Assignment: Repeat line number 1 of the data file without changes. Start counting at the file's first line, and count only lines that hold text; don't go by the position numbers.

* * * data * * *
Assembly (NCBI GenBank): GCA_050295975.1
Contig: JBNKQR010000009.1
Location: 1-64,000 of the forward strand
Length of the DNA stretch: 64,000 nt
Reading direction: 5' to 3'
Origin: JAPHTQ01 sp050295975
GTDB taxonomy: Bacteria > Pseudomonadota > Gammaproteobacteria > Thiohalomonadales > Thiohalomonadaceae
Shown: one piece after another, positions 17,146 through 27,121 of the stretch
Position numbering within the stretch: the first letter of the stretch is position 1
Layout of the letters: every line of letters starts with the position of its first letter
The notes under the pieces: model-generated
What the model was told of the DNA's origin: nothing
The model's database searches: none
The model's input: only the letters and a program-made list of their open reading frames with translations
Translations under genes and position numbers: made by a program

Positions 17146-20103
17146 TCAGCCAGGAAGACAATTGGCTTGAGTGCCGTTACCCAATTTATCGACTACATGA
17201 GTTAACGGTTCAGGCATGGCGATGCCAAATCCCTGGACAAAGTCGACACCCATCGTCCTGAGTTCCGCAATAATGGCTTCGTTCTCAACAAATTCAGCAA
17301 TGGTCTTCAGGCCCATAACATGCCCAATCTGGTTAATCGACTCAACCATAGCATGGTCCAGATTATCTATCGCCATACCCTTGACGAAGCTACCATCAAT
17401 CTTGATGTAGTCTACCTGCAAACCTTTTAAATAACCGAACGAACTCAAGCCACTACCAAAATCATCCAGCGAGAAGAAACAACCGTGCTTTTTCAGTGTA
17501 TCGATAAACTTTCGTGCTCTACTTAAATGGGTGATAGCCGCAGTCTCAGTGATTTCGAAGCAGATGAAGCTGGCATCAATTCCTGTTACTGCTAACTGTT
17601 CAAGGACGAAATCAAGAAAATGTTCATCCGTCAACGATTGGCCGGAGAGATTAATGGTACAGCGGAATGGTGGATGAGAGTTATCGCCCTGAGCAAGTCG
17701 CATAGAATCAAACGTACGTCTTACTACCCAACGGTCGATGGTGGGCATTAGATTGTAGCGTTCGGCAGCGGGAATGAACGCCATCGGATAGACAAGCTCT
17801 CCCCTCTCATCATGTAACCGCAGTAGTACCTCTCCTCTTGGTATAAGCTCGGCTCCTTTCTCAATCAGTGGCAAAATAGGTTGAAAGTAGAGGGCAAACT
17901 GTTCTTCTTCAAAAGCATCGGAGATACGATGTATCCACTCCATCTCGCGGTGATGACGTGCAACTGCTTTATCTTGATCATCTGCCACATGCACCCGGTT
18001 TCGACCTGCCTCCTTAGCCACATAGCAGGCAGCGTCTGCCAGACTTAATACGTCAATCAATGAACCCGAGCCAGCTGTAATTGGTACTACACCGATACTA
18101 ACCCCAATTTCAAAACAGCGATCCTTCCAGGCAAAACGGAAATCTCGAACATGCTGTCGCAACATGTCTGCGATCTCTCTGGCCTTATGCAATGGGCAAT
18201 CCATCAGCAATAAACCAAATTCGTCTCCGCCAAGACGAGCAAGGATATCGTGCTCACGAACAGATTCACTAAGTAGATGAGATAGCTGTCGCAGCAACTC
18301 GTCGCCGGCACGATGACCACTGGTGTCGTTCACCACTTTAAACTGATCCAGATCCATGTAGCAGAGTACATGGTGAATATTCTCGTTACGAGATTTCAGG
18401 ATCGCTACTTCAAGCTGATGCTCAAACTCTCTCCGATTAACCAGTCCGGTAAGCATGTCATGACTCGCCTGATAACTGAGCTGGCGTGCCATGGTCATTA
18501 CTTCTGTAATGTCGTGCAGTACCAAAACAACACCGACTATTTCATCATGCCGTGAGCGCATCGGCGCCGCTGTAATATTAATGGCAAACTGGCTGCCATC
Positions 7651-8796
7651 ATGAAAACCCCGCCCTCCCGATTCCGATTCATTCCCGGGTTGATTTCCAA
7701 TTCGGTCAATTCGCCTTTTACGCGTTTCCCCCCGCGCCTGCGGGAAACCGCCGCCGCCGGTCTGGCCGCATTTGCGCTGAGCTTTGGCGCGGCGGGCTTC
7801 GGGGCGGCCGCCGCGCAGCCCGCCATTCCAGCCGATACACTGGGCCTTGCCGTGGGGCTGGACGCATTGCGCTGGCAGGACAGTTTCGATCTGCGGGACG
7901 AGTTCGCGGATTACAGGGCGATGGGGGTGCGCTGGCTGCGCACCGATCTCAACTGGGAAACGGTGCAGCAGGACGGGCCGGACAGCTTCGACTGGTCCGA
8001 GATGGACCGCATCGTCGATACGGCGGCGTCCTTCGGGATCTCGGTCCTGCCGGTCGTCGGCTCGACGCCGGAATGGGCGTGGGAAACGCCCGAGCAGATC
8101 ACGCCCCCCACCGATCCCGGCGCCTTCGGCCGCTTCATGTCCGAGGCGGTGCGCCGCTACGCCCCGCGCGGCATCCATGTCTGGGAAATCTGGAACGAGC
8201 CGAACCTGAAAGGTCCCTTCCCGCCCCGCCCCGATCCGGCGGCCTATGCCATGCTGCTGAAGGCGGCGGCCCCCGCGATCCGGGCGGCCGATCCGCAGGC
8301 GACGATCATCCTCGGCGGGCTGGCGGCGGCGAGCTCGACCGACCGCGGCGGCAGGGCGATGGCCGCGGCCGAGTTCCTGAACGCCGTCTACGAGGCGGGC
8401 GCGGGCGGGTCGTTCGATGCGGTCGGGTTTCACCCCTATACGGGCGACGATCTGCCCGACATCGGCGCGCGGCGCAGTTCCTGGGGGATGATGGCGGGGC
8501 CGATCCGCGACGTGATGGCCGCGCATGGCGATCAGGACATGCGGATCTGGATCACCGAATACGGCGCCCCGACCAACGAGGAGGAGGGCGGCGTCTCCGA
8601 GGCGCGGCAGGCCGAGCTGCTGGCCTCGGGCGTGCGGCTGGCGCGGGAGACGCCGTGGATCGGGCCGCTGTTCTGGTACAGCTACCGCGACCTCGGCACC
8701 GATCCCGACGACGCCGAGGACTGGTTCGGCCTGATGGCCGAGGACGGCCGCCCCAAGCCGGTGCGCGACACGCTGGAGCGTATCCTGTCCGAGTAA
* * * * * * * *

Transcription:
Assembly (NCBI GenBank): GCA_050295975.1